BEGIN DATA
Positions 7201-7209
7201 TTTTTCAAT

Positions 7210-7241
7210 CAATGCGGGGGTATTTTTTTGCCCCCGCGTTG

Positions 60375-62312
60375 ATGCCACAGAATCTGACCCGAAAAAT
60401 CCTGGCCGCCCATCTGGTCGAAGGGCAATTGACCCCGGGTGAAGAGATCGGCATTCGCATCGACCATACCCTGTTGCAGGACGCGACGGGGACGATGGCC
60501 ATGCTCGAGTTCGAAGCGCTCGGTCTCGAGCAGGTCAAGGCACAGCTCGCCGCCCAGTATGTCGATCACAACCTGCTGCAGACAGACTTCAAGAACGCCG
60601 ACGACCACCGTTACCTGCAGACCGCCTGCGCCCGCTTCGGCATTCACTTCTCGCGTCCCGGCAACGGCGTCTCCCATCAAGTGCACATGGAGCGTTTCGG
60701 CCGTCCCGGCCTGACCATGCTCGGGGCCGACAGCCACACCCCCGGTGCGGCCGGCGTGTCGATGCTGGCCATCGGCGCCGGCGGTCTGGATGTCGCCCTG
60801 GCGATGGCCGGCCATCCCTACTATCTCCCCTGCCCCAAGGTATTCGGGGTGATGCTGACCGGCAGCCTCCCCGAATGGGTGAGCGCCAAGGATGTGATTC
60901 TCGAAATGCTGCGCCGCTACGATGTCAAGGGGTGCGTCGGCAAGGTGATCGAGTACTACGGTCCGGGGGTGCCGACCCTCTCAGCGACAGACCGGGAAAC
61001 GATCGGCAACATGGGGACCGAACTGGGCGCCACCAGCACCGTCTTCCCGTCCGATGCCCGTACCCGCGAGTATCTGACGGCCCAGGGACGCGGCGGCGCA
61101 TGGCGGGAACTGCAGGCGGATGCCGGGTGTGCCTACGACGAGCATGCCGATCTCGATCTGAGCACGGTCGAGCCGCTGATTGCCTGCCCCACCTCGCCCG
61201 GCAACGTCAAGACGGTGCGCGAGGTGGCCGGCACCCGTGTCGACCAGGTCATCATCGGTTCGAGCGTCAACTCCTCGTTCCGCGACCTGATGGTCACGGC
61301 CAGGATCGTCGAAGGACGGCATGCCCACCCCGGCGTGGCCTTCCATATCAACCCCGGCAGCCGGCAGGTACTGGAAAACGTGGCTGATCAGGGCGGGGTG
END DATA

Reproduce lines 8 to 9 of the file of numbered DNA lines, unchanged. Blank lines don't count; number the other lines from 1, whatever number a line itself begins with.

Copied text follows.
60501 ATGCTCGAGTTCGAAGCGCTCGGTCTCGAGCAGGTCAAGGCACAGCTCGCCGCCCAGTATGTCGATCACAACCTGCTGCAGACAGACTTCAAGAACGCCG
60601 ACGACCACCGTTACCTGCAGACCGCCTGCGCCCGCTTCGGCATTCACTTCTCGCGTCCCGGCAACGGCGTCTCCCATCAAGTGCACATGGAGCGTTTCGG